John F. Kennedy and Lyndon Baines Johnson were the first two Presidents to “share” Air Force One, albeit for reasons neither one of them would have wished.
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After JFK’s assassination in Dallas on November 22nd, 1963, LBJ became the first President to be sworn in aboard an airplane.
Here are a few further facts about this moment of tragedy aboard a Presidential plane, as well as several more notable facts about US Presidents and Air Force One.
Also read who was the first U.S. president to fly?
1. LBJ Is Sworn in Post-Assassination
There is no denying that the inauguration of Lyndon Baines Johnson aboard Air Force One in the aftermath of the JFK assassination is the most famous photo aboard Air Force One today. It captures one of the most tragically dramatic moments in American history.
Robert F. Kennedy and LBJ famously butted heads quite often, but in this case they were in agreement that LBJ should be sworn in before he left Dallas.
The only president sworn into office by a woman
The moment wasn’t just the first time the inauguration took place aboard an airplane, but the first and to date only time the oath of office was administered by a woman, a federal judge named Sarah T. Hughes. Instead of a Bible, an onboard missal was used.
JFK’s casket, meanwhile, was transported via the cargo hold.
The photo also shows Jackie Kennedy bravely and tragically standing beside LBJ while he takes the oath of office. She is facing away from the camera as to hide the blood stains on her pink Chanel suit.
2. “Jackie Kennedy Blue” and Air Force One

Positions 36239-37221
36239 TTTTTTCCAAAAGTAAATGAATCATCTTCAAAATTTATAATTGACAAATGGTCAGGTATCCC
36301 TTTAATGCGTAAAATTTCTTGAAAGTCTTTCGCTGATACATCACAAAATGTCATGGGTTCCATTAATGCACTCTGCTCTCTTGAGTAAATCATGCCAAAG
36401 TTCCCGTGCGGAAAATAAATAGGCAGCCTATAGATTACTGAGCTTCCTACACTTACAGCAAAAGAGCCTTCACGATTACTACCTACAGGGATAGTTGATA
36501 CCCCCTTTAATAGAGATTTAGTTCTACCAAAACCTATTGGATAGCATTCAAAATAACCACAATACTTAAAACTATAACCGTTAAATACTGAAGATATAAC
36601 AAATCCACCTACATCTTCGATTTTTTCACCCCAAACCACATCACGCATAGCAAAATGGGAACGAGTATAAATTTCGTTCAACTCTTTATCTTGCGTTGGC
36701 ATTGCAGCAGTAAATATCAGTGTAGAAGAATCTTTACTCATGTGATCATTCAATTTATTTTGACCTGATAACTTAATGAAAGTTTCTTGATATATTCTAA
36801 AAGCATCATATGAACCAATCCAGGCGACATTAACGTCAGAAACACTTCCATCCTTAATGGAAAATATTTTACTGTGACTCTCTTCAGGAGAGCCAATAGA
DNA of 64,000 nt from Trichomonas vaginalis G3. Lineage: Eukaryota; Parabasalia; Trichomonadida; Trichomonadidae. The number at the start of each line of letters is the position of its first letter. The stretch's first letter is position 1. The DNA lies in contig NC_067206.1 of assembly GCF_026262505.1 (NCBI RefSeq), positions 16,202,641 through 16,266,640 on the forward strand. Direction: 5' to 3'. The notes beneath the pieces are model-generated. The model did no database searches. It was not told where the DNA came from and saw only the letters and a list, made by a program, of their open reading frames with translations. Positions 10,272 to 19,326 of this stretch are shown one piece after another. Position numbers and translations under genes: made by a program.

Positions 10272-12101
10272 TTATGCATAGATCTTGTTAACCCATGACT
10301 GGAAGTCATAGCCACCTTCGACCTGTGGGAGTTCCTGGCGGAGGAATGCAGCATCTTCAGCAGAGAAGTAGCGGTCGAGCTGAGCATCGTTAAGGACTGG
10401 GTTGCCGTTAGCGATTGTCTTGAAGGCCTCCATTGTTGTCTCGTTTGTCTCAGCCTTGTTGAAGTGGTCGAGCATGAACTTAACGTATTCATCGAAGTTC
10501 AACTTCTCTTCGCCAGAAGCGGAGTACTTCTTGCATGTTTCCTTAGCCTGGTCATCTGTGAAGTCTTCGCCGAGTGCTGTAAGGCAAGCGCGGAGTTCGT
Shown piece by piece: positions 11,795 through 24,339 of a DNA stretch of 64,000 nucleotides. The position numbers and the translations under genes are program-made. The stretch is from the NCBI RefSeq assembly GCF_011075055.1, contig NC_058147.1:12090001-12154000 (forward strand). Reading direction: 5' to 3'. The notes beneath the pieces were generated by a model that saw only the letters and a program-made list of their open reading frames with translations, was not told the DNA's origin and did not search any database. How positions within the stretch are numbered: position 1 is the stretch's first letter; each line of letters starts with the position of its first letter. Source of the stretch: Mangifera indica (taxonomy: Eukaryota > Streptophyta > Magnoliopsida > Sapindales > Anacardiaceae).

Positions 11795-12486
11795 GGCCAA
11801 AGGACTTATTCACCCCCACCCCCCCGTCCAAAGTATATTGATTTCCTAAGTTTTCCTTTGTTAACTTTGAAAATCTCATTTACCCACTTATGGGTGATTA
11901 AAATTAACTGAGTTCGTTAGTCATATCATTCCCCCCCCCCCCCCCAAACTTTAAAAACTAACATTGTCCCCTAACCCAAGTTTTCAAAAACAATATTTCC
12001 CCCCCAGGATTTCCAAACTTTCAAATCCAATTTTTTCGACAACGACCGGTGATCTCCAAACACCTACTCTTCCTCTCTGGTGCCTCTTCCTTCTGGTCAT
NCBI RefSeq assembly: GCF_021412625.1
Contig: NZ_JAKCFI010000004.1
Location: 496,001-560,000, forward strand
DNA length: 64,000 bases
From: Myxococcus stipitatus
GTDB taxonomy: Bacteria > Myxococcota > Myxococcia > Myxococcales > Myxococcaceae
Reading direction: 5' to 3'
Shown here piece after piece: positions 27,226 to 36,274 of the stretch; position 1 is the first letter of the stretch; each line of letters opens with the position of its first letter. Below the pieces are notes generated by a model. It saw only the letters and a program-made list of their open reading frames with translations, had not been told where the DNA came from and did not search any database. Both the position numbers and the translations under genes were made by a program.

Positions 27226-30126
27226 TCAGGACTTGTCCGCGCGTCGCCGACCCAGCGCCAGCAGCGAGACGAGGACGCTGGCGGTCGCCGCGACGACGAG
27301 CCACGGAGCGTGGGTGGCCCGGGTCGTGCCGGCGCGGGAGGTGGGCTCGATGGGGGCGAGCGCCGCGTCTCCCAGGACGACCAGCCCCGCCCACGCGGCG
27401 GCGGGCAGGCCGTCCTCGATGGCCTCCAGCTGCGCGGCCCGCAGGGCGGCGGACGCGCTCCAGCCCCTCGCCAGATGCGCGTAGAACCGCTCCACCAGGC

We need to include a happier story of Jackie Kennedy and Air Force One, and this is a great one.
Jackie Kennedy is undeniably one of the most iconic First Ladies in history. Intelligent, poised, equal to Jack, and an absolute trendsetter, Jackie Kennedy was one of the great First Lady Fashionistas – and it shows to this day in her redesign of Air Force One.
In 1962, the Kennedys became the first First Family to ride aboard a jet designed specifically for Presidential use, the VC-137 SAM 26000. It was originally meant to feature a far more garish color scheme, until famed French designer Raymond Loewry called the proposed scarlet-heavy design “gaudy.”
Jackie Kennedy, having famously good taste, hired Loewry to redesign the look of Air Force One. Between her role in redesigning the plane’s look and her penchant for incorporating understated yet elegant light blues into her ensembles, the color quickly became associated with her.
To this day, the iconic light blue paint job is called “Jackie Kennedy Blue” – even by Donald Trump, who hates the color and wants to replace it. With the new Air Force Ones not set to debut until 2024, however, we’ll see what Trump (or a potential successor) does.
For now, however, the classic Jackie Kennedy Blue on Air Force One is here to stay.
3. A White House in the Sky
Air Force One is considered the most secure plane in the world. In the event of a nuclear war or similar catastrophe, it is outfitted to serve as a mobile White House in the sky.